When I first heard this title, I wanted it. Then I read a description, and I'm all "meh, I don't like Hollywood books." Then I grabbed a copy at ALA and read the back and I was "meh, I really don't like books about kids Making It Big and then Realizing What's Really Important." Which just goes to prove that librarians, not publicity agents, should write cover copy because when I finally, and rather grumpily, read the book...it was excellent, engrossing, and engaging.

First, a brief note on the cover. My ARC shows pretty much the same picture, except the kid has calmer hair. In fact, I think it might be a different kid, or maybe I just can't see that well. I've seen some other cover pics that have a big face on the can, instead of the little inset guy. I'm not sure, but I think this is the final cover here. Either way, they're all ok.

Mitch is used to starting new schools. As long as he follows the rules on one of his many lists, he knows things will probably be ok. Eventually. But this new school is a whole different situation, one that doesn't fit any of his lists. Because this school is in Hollywood and all the kids are, well, special. When his dad makes an especially disastrous appearance at the school, Mitch decides his only chance for ever fitting in - or at least not being noticed - is to get involved in the local obsession. Movies. But things get out of hand, fast, and Mitch is soon bewildered and confused as he tries to figure out what happened and exactly how he got where he is - and how he can get back to where he was.

Okay, okay, maybe other librarians should write cover copy. I didn't say me in particular. Anyways, although there were many parts of the book where I found myself staring at it and saying "wait a minute, that just wouldn't happen" I'd then realize "duh, this is Hollywood. It's crazy and everything happens really, really fast." It's reality, just a different reality than most of us are used to. Hand this one to kids who like a fun story about friendship, family, school and figuring out who you are and/or to kids who are obsessed with and fascinated by movies and the film industry.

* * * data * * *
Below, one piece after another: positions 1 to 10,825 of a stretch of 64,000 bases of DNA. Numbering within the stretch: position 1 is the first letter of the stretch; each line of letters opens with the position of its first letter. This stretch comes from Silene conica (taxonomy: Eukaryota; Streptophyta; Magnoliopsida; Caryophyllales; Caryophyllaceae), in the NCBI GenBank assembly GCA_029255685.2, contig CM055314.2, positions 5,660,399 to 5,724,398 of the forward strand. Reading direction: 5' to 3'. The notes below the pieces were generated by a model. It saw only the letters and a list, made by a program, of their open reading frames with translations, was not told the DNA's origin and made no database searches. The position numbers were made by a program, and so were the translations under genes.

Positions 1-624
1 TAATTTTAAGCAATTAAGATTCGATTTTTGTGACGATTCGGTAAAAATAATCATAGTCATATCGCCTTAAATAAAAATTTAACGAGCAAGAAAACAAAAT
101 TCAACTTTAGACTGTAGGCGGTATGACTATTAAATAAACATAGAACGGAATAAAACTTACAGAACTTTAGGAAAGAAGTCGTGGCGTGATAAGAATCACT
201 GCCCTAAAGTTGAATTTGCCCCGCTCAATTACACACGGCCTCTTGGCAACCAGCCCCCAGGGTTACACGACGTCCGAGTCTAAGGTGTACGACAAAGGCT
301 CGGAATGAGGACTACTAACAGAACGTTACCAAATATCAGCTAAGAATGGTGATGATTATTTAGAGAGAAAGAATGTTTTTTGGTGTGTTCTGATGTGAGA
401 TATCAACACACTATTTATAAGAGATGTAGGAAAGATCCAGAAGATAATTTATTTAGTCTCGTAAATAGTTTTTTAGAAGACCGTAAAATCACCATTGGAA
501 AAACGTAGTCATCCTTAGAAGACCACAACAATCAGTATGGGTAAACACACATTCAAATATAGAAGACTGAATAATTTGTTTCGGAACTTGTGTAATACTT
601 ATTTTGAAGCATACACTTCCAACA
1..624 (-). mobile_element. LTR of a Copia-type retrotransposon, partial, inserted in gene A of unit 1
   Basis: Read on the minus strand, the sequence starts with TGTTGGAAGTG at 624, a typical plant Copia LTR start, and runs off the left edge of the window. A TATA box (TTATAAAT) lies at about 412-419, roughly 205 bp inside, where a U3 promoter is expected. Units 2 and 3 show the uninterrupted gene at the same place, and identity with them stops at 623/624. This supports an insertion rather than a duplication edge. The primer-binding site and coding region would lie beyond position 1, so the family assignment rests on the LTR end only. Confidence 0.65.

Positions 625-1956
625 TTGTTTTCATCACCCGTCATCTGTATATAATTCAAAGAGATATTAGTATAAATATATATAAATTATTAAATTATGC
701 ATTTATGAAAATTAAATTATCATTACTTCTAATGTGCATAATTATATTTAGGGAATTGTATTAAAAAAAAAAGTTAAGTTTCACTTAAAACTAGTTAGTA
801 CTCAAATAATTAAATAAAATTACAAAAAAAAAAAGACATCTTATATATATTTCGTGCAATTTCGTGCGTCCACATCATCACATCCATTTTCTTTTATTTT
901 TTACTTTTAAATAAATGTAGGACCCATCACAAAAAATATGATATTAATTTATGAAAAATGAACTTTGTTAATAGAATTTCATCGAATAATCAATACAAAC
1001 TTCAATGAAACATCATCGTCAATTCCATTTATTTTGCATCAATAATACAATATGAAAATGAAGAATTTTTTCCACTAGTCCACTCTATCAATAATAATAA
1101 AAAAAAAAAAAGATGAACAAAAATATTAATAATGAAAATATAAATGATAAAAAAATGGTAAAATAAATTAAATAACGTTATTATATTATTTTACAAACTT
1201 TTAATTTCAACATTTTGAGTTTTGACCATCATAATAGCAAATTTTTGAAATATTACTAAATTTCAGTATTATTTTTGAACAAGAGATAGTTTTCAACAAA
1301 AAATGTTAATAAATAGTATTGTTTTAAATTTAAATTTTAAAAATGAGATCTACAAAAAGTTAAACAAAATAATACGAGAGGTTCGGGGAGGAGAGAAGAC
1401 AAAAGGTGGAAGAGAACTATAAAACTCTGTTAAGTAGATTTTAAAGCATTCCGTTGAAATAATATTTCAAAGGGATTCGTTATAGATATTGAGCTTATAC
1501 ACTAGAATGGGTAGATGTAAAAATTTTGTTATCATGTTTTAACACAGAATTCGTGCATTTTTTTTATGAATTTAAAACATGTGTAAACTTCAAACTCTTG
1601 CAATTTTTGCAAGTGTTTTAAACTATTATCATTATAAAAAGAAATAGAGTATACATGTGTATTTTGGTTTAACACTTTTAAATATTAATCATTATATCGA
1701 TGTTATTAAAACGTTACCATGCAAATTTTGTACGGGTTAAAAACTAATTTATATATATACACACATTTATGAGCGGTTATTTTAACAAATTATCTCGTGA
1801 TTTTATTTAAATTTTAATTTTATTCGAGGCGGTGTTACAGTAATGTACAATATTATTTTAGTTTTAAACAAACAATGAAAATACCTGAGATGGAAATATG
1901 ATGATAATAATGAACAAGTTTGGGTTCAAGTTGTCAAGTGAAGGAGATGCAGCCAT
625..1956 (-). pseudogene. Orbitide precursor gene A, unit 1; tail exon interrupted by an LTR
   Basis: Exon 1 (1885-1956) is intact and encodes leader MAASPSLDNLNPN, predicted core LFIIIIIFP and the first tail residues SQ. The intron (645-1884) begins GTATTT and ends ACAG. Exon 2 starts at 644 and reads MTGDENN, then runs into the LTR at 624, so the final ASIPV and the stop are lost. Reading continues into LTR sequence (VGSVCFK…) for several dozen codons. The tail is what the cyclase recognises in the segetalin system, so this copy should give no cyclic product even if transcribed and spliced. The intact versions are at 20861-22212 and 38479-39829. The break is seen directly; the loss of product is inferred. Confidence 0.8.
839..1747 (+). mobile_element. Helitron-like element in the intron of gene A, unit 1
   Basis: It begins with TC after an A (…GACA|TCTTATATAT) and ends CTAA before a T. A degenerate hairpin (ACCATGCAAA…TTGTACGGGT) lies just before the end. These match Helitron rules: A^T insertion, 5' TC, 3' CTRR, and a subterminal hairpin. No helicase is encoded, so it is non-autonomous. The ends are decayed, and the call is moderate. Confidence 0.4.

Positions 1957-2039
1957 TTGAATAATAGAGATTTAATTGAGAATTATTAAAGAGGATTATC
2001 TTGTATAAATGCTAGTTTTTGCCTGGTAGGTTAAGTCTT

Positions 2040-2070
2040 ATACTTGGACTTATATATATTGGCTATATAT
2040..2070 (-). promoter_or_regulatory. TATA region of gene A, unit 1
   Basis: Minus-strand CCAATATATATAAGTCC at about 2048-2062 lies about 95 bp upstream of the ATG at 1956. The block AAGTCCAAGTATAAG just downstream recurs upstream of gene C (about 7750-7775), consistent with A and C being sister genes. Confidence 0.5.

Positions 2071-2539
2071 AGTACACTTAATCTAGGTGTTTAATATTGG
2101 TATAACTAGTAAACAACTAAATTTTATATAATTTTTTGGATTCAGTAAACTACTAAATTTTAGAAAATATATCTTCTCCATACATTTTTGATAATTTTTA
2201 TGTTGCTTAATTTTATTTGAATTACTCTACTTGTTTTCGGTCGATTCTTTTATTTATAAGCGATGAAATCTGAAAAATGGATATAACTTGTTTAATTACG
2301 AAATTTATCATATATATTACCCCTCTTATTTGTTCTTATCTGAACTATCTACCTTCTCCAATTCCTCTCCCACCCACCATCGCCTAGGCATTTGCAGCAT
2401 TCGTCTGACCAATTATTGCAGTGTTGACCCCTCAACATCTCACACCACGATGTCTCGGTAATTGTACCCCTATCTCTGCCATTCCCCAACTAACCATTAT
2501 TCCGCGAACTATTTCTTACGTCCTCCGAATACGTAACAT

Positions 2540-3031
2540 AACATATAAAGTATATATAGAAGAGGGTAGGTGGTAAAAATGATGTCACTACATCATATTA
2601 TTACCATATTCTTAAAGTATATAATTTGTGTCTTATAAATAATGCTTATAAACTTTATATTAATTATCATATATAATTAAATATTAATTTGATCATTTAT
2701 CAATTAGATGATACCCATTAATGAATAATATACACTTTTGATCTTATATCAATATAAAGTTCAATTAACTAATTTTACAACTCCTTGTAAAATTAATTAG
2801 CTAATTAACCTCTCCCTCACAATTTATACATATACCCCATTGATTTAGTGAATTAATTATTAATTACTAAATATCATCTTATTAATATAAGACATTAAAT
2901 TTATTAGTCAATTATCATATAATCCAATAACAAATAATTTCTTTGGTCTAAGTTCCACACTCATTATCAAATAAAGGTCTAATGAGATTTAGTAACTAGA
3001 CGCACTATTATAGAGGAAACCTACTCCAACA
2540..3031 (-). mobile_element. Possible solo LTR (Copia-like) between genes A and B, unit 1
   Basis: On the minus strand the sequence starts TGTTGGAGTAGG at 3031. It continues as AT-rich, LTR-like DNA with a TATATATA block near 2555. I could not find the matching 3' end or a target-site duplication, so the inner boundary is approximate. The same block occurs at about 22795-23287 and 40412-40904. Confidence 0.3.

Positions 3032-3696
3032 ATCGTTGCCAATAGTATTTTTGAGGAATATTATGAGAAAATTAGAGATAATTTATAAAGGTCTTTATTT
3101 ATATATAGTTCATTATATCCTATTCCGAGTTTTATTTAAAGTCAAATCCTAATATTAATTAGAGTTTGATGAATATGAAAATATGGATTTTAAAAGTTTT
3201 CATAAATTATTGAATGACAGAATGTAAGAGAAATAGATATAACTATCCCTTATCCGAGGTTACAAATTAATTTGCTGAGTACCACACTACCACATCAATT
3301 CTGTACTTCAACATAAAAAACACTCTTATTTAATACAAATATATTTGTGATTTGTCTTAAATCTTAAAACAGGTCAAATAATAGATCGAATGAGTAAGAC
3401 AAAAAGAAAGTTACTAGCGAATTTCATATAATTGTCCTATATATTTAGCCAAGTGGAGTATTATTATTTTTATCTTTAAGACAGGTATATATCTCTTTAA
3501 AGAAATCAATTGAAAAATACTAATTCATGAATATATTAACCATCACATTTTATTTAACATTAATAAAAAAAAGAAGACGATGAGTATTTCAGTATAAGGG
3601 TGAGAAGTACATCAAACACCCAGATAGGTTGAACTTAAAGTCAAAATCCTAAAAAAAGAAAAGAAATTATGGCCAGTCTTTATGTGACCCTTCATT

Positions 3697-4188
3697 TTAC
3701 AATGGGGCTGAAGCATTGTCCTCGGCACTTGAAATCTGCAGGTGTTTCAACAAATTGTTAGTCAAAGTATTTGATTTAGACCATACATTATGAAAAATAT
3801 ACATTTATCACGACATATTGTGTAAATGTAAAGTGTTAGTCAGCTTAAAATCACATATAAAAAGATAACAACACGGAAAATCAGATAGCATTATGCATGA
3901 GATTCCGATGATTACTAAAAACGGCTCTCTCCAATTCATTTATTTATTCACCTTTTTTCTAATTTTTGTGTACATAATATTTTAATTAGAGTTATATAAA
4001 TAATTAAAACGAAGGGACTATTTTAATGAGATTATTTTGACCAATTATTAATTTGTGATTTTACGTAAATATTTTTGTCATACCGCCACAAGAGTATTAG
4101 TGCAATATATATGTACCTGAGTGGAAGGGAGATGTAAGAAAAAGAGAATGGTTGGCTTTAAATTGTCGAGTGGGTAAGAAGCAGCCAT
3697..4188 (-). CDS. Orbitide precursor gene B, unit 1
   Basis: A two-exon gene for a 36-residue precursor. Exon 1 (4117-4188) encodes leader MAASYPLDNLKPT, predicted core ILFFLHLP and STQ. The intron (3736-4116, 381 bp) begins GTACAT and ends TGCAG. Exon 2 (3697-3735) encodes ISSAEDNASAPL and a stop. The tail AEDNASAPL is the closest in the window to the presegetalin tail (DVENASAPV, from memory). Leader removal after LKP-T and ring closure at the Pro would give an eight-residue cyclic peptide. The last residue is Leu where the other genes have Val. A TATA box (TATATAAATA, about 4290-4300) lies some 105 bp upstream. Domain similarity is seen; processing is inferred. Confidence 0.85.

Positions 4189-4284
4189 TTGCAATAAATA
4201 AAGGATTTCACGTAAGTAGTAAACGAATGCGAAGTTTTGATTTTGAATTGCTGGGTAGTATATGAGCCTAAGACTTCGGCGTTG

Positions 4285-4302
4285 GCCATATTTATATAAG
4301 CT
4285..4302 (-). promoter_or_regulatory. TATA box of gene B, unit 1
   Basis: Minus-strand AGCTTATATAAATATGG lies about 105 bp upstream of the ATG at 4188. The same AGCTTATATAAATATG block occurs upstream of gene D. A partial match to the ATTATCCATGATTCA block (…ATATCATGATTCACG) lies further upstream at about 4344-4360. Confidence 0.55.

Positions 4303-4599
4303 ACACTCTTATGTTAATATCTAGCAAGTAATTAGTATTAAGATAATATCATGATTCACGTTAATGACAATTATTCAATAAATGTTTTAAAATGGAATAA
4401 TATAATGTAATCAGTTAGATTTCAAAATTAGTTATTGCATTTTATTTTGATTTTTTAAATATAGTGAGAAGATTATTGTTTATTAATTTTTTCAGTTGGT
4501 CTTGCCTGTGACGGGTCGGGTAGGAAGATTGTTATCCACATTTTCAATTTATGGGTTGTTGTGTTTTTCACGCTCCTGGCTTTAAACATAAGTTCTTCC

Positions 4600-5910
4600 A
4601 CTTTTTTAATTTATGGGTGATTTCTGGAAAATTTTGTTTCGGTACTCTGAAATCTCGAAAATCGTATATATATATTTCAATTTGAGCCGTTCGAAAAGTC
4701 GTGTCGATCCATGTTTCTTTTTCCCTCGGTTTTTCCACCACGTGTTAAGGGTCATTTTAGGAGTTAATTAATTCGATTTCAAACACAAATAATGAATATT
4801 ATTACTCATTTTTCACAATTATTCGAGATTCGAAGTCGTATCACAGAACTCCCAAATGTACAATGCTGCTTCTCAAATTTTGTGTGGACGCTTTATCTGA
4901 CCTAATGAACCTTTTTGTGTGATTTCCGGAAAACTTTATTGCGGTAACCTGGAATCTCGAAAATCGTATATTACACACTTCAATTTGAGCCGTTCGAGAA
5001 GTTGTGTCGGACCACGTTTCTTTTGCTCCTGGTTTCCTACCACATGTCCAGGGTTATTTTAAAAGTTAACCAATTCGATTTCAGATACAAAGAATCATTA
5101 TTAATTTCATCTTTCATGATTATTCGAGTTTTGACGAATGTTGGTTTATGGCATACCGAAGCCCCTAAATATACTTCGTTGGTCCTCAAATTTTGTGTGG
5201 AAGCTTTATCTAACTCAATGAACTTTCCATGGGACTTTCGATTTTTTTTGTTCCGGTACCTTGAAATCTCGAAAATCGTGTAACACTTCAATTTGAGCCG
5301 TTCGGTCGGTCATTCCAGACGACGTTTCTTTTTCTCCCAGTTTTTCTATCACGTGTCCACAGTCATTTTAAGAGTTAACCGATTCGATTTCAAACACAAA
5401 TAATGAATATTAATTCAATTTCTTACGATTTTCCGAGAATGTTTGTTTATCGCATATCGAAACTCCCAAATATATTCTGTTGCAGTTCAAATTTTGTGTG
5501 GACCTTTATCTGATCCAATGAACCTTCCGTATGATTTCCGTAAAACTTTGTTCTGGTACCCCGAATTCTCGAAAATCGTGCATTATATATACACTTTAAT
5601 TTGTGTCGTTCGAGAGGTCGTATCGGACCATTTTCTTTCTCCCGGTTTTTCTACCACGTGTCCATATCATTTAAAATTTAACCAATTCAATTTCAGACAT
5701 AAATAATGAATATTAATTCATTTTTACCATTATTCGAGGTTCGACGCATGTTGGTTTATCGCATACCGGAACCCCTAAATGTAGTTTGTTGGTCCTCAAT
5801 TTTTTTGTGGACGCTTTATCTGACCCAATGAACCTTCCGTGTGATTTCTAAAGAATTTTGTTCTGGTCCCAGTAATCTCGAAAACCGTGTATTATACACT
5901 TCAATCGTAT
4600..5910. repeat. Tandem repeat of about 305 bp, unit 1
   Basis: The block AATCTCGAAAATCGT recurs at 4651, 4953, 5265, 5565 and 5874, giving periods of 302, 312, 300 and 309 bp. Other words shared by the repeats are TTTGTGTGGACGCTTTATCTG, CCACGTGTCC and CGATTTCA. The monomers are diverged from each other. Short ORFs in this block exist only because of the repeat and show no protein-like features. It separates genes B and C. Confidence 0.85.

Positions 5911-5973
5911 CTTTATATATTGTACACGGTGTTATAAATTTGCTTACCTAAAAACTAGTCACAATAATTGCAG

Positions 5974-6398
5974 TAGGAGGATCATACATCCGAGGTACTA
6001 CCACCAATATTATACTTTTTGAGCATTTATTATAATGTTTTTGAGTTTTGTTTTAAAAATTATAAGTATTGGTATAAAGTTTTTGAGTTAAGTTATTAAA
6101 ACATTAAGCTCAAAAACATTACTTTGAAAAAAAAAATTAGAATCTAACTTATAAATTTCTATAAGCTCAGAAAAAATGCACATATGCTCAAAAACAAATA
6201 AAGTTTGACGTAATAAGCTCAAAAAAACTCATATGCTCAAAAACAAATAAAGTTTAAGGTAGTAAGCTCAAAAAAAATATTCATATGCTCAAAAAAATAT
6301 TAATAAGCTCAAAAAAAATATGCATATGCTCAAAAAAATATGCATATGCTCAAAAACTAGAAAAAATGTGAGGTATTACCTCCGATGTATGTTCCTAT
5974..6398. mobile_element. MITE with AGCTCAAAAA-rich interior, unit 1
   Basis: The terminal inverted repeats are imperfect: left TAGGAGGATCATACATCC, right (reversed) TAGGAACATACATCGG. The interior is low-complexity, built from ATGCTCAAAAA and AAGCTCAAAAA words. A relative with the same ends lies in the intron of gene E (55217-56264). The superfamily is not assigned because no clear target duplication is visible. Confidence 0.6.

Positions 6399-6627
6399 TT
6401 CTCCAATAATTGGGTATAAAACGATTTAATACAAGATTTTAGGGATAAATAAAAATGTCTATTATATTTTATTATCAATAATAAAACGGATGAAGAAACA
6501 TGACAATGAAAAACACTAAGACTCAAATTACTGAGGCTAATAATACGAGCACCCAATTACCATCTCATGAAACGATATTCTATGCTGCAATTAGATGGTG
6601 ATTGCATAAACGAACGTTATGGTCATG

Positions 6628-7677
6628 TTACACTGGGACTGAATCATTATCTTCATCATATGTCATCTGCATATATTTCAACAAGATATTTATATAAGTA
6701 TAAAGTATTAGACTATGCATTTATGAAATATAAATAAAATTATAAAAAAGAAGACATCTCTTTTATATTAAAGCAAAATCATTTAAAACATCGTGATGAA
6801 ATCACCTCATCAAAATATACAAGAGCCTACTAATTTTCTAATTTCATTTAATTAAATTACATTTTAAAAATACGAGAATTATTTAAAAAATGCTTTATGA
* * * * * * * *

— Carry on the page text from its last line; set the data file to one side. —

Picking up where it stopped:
Verdict: Fast-paced, informative without dumping information on the reader, and full of personable, believable, and interesting characters.

ISBN: 0810983478; Published March 2010 by Amulet; ARC provided by publisher at ALA; Purchased for the library

Tuesday, April 20, 2010

I shall be back...

But right now I am going through a serious disorganization phase. So far, since last week, I have: Forgotten I was scheduled and was late to work, lost my car (long story - basically, I forgot I drove it to the library and walked home, then couldn't figure out where it was the next morning), threw away a check before I cashed it (fortunately retrieved before I took the trash out, several days later. It pays to be messy). I will return when the disorganization phase is over, hopefully before something really dire happens.

Monday, April 19, 2010

Guinea Dog by Patrick Jennings

I really wanted to like this one. It's about a guinea pig! And Fuse #8 really, really liked it (unfortunately, I can't find her review because of the blog switch, but it's probably on Amazon).